“Stop That Hero!” has taken a lot longer because I was spending most of my time implementing scaffolding code, and if it was six months ago, I would love to have found an existing 2D game engine that runs on GNU/Linux, or at the very least integrate disparate existing source code such as Micropather, but since it is six months later and so much is already implemented, I’m not changing my approach. I’m finishing this project first.

I’m a student and game developer trying to follow a path similar to yours. I was facing what could be my last summer of freedom but I was tempted to sacrifice it for lucrative proposals from prestigious companies in Silicon Valley and Redmond. Then I realized I had enough money in my accounts to cover 4 months of expenses and after some soul-searching I decided to go the entrepreneurial route.

And here I am in my small apartment/game studio, just over a week into summer. I have many ideas and I’m eager to build. This experiment certainly has its risks but the lifestyle and potential rewards seem worth it.

Best of luck with STH! and thanks for inspiring other small scale developers with your confidence.

Really interesting to read on.
I agree to those comments as well as respect them.
It’s hard decision to make really whether you will put what you have invested and switch to what you believe it’s promising and good for you. It’s harder as what you already have on hand is really big.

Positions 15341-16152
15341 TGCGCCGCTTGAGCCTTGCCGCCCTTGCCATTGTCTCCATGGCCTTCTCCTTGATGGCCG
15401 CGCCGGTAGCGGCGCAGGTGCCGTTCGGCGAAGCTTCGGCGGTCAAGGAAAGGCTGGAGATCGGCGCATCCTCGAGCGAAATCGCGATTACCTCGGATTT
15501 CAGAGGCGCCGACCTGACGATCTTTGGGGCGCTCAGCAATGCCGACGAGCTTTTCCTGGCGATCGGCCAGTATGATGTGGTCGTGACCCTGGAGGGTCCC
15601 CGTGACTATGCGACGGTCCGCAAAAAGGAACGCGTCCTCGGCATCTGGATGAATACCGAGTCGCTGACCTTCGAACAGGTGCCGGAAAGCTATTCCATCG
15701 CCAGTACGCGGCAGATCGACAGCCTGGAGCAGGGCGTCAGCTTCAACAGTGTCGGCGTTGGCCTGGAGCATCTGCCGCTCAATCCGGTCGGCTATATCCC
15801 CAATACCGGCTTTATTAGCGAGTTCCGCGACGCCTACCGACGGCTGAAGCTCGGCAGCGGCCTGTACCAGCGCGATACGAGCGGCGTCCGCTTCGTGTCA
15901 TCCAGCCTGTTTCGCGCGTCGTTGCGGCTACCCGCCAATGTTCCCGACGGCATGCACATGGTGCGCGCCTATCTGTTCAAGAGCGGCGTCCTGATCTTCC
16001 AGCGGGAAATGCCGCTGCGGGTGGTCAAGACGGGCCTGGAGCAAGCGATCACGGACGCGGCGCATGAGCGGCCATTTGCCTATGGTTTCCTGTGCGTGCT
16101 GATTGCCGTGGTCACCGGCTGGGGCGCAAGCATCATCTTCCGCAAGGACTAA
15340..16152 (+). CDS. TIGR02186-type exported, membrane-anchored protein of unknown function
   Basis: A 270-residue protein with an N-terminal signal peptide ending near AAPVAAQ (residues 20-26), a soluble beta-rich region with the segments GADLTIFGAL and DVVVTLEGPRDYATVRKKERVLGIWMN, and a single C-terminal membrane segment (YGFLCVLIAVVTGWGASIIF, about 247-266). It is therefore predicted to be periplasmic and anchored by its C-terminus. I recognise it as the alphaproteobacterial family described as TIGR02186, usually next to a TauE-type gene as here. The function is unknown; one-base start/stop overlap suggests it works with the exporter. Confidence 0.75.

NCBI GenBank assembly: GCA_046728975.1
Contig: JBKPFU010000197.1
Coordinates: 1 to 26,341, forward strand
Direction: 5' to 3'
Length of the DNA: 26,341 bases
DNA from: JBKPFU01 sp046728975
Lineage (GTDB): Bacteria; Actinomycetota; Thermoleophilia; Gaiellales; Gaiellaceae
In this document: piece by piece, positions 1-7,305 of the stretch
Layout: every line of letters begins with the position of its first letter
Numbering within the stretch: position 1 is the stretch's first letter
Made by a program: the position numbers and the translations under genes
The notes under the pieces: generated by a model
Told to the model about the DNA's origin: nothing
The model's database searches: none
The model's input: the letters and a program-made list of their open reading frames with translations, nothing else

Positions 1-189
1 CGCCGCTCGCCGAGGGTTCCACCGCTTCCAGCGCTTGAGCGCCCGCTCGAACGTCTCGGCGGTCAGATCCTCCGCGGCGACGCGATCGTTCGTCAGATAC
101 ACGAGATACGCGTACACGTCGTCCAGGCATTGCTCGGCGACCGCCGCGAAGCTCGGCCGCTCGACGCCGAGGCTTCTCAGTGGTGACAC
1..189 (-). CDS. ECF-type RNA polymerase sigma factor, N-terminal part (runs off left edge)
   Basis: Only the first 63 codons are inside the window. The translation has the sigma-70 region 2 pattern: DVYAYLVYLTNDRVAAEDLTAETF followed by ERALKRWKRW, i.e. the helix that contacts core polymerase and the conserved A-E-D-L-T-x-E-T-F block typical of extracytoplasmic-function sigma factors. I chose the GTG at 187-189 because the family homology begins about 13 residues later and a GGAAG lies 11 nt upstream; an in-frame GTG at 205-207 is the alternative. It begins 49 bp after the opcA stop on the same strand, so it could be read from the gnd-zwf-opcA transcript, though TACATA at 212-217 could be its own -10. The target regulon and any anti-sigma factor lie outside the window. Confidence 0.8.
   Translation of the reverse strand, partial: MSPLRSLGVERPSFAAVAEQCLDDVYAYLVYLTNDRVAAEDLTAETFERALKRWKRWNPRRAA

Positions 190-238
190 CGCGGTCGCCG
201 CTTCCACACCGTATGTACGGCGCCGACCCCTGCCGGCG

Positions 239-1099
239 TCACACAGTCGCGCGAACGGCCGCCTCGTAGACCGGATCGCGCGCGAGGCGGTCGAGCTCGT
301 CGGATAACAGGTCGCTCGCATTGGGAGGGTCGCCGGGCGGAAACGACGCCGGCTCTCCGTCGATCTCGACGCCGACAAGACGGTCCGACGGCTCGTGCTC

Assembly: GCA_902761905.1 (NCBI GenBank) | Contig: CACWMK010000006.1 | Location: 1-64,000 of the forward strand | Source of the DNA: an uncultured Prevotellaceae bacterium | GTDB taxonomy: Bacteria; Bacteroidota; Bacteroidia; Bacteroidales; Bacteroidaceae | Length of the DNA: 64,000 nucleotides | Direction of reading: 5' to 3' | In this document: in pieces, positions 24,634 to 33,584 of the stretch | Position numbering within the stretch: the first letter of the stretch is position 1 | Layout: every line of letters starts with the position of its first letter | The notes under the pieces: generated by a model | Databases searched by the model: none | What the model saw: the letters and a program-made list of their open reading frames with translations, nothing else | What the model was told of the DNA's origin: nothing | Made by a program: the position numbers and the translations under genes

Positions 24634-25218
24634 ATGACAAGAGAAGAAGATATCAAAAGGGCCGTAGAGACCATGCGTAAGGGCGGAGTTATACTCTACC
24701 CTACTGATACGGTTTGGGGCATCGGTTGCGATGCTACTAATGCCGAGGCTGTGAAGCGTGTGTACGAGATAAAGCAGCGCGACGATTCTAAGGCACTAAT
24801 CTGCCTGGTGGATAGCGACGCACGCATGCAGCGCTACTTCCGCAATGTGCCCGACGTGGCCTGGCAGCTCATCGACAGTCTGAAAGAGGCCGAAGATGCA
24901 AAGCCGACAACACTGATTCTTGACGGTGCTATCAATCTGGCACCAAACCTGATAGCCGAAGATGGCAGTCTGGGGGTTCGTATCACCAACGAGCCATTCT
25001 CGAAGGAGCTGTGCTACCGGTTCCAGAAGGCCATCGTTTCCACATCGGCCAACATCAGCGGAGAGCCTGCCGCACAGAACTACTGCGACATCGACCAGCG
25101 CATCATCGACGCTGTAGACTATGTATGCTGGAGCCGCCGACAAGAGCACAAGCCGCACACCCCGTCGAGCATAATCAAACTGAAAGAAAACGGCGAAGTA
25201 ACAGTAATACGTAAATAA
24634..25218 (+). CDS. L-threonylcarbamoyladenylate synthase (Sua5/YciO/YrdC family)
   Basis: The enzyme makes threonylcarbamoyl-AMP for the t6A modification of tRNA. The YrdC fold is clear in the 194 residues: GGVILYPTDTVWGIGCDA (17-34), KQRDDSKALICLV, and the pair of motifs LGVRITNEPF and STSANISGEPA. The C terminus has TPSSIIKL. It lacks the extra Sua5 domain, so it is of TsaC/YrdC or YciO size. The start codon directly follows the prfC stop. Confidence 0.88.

ONce I see c/c++ is the only main stream language to write game, yeah I start to learn how to do thing low level with DirectX. But not until I switch to Java for creating a several small games which I could put them showing off to my friends. Yes, that to say it’s different in productivity. Even if c/c++ has something to do with perf but one man solo for the project takes you too much time to finish something and making your moral higher.

So for my thought, switch to others to make your motivation getting rise and if be able to find more free time then go back and reinvent the wheel, until that time you already have something in your hands which you can for sure learn from that and even adapt and create even bigger things from it. 🙂

Woo! Get ‘er done! Ship!

I’m in sorta the same boat, hoping to ship my long delayed project before I start a new job at the end of June. it’s not super realistic for me, July is
more likely but we’ll see how it goes.

Good luck with StH!